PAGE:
What happens when an interior designer turns her trained eye to her own Frank Lloyd Wright-inspired kitchen?
Having never lived in a mid century home before, when the Szidon family found themselves moving from the East Coast to the West Coast, they knew they wanted a change from their 1839 Greek Revival. A 1953 Lafayette, California, home—the work of Fred Langhorst, an apprentice of Frank Lloyd Wright no less—turned out to be the perfect antidote.
After living in the home for a year, Debra Szidon, founder of The Cass Clutch and Cocoon Home Design, along with her husband, Alex Szidon, father of three, tackled the not-so-small task of lovingly renovating their mid century kitchen.
A Designer’s Vision
Functionality and aesthetics led Debra to renovate the kitchen. “The cabinets and counters were updated at some point but with little to no consideration for the original design,” says Debra, noting multiple counter heights as one of the culprits.
When the family moved in, the kitchen had its original footprint—a layout that was dark and confined, complete with upper cabinets and a typical 1950s dividing wall with a pass-through.
In planning for the new design, Debra’s main goal was to meet the needs of her modern family of five. This called for better utilizing the available space to create a larger, brighter kitchen with an oversized island. “The kitchen is literally the main entry to our home, and we wanted to blend it into the surrounding areas and with the exterior,” she says. “Floor-to-ceiling glass windows surround the kitchen, opening to a courtyard and garden. We wanted to blend the two.”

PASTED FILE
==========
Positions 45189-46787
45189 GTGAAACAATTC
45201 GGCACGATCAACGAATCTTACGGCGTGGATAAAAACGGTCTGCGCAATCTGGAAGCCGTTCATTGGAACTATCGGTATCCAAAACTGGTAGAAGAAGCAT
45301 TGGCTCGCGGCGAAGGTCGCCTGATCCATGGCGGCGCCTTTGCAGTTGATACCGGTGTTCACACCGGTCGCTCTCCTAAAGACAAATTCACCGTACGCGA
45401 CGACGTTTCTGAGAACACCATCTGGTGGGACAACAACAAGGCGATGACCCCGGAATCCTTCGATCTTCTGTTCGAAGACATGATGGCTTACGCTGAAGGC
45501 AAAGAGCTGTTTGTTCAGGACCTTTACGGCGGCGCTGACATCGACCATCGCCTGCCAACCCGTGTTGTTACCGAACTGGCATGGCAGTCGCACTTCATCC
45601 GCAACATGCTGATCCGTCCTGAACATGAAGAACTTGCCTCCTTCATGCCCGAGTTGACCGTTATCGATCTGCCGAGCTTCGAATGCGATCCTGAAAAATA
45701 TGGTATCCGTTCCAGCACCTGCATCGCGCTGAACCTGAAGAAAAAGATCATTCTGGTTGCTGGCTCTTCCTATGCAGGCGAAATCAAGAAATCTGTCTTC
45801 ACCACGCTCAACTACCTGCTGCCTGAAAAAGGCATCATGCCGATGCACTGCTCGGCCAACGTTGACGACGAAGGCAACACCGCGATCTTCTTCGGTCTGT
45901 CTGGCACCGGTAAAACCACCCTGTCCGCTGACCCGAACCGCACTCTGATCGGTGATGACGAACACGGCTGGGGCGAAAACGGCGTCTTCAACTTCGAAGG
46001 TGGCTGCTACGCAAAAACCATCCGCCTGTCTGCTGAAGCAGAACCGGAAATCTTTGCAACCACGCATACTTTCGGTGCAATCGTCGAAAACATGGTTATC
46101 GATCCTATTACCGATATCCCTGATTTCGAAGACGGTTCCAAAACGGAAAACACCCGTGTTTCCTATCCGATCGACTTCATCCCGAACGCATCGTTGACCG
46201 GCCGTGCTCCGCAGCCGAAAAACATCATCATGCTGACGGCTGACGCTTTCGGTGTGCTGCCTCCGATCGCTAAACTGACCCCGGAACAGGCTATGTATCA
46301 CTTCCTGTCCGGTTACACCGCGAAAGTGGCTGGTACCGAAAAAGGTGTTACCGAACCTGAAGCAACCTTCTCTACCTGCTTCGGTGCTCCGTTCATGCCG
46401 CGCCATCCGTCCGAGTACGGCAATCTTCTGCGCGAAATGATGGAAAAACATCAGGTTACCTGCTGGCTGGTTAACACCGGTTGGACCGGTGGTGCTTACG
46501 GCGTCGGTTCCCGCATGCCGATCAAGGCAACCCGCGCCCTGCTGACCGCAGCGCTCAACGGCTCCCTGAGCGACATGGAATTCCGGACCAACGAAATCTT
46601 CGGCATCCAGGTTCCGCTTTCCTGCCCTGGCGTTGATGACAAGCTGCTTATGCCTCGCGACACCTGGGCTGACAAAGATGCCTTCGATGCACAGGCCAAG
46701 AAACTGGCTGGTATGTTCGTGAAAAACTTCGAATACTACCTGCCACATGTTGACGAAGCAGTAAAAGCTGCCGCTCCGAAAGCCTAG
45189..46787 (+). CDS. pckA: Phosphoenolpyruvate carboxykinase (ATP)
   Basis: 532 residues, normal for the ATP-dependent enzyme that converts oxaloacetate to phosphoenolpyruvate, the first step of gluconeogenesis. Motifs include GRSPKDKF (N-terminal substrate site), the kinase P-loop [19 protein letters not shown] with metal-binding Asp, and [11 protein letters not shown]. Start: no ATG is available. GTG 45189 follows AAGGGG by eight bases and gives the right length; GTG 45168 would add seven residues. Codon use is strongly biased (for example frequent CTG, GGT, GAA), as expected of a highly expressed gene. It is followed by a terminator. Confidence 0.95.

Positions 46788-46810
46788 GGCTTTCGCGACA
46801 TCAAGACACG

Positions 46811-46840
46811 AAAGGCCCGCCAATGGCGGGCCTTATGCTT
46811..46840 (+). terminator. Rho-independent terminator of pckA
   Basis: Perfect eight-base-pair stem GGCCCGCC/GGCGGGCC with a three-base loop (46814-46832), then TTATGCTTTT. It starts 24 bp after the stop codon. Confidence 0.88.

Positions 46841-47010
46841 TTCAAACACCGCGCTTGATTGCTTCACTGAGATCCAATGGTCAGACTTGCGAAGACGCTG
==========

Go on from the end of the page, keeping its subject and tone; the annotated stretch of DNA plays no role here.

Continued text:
Given the home’s unique horseshoe floor plan and the kitchen’s starring role, Debra sought to “lessen the kitchen effect” and instead make the area feel like a welcoming living space. To that end, paneled appliances, few upper cabinets and wallpaper in place of a typical backsplash all play a huge role.
The Art of Balance
Despite wanting to make changes to the kitchen, Debra felt some elements were not up for debate—namely the home’s iconic valances and the original concrete radiant flooring, which were painstakingly restored.
One element that did change was the floorplan—or at least as much as the concrete floor allowed. Debra removed the dividing wall to connect the kitchen with the dining room. “I strongly believe in preserving original features as much as possible—as long as they work for the way we live,” she says. “In the case of our kitchen, it was cramped and not easy to use. By removing a wall, we made it functional for modern-day family living.”
According to Debra, if you truly love mid century design and the time period, balancing authenticity with personalization comes naturally.
For the Love of Mod
To capture a mid century aesthetic while using new materials, Debra focused on the color palette and textures. She chose colors that work well with the redwood paneling, offsetting the material’s warmth, and added texture through hardware and wall treatments that speak to the brick details found in other parts of the house.
In the home she describes as “mid century modern with modern-day elegance,” Debra’s innovative kitchen design is a natural expression of the home’s already stunning aesthetic.
Want to craft the mid century kitchen of your dreams? Here are our favorite statement pieces guaranteed to turn up the heat!